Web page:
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The KUT Longhorn Radio Network Presents: Mexican American Experience Collection

Audio recordings including interviews, music, and informational programs related to the Mexican American community and their concerns in the series "The Mexican American Experience" and "A esta hora conversamos" from the Longhorn Radio Network, 1976-1982.

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PROGRAM INFO

Title:
Learning To Be Militant: A Case Study In Crystal City
Program #
1977-15
Themes:
Politics, Society

Series:
Social Issues
Host:
Alejandro Saenz
Guest:
Armando Gutierrez
Date:
Mar 23, 1977

Learning to be Militant: a Case Study in Crystal City

Host Alejandro Saenz interviews Dr. Armando Gutierrez on his book, Learning to be Militant, which examines Chicano political activism in Crystal City, Texas. Crystal City was the first city where La Raza Unida, the Chicano third party, won control of local politics in 1970. It was also the site of a well-organized student movement, and Gutierrez discusses an extensive research project he conducted in the area that examined the origins of the student’s activism. Gutierrez, with the aid of UT students and the cooperation of Raza party officials, went to Crystal City and surveyed over 800 students on their political activism, many of whom had participated in the student walk out protesting the exclusion of Chicanas from the cheerleading squad. He found the students to be very politically aware and invested in collective action.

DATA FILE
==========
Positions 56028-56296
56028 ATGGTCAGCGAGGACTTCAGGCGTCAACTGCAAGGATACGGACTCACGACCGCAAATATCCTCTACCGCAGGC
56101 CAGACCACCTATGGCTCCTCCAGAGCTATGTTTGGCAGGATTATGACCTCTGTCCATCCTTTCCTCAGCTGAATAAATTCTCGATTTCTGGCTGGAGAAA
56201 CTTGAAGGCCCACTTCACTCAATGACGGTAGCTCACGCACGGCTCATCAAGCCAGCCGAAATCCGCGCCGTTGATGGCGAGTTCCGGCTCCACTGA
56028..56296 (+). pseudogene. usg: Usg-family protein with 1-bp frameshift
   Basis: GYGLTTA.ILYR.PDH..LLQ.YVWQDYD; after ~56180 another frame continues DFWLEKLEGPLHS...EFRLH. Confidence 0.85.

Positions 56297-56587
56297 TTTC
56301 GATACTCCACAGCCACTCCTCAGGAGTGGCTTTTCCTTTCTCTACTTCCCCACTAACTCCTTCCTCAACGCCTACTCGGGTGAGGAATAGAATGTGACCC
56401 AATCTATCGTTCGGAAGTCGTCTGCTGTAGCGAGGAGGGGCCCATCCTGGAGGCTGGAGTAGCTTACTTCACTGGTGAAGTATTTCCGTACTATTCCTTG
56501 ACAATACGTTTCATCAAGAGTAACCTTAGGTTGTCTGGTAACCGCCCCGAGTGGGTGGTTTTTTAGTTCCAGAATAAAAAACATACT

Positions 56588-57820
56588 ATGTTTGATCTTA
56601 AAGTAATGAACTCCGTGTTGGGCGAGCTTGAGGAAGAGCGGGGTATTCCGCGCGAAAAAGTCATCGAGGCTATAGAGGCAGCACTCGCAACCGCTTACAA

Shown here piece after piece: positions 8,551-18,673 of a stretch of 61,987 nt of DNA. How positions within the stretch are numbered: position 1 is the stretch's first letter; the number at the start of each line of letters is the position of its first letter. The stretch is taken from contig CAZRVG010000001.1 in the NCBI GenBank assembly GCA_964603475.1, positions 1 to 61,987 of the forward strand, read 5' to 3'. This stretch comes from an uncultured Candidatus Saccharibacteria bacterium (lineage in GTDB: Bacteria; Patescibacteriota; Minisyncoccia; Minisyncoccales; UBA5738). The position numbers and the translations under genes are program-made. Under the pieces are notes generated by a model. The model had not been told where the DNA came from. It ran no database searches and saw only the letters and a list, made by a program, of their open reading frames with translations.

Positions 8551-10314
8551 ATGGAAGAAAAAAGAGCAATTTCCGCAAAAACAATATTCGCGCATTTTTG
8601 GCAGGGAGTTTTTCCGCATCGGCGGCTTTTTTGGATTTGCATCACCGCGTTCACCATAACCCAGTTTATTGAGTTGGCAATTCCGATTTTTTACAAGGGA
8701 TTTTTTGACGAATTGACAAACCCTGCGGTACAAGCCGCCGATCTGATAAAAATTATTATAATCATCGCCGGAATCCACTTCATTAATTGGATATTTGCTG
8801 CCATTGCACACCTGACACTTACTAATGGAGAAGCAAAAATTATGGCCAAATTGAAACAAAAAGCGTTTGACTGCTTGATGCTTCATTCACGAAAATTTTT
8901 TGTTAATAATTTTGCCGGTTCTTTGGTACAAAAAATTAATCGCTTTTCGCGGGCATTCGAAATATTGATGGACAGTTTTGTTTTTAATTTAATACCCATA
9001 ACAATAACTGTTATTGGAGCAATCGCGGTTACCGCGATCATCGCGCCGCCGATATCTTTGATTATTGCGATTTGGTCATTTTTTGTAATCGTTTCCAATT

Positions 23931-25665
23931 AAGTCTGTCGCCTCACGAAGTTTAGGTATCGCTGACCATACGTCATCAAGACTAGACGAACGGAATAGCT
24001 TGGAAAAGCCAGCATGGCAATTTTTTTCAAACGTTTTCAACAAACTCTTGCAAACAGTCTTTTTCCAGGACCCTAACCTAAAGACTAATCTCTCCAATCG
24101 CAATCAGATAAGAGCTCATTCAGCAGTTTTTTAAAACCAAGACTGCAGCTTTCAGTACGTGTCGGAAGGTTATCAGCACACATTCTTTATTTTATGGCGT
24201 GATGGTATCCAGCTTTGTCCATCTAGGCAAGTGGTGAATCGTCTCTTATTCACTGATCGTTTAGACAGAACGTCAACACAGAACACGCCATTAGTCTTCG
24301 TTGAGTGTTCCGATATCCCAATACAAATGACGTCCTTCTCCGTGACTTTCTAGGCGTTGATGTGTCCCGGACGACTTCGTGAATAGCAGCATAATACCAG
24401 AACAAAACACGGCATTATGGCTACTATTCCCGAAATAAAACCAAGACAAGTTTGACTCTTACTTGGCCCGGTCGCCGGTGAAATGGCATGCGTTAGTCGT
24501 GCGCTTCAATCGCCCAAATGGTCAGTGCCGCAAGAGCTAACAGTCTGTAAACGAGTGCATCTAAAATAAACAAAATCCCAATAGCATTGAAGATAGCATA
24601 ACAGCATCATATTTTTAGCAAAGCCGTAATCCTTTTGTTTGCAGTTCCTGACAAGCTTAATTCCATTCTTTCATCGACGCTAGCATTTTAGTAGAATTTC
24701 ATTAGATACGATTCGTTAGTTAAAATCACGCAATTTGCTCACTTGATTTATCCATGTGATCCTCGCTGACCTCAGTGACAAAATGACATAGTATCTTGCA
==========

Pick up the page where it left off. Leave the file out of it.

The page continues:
Moreover, the students reflected the city’s growing political consciousness. In the late sixties, Chicanos, and especially Chicanas, had become increasingly involved in locals politics. In fact, women were often the first to organize and the most politically conscious.

His survey also found that many students felt that racism and inequality were a function of individual beliefs and actions as opposed to structures. Gutierrez says that this failure to understand and address the underlying structural issues reflects some of the problems facing the national Chicano Movement as it attempts to articulate its goals and strategies.

 

Center for Mexican American Studies | Department of History | The Benson Latin American Collection

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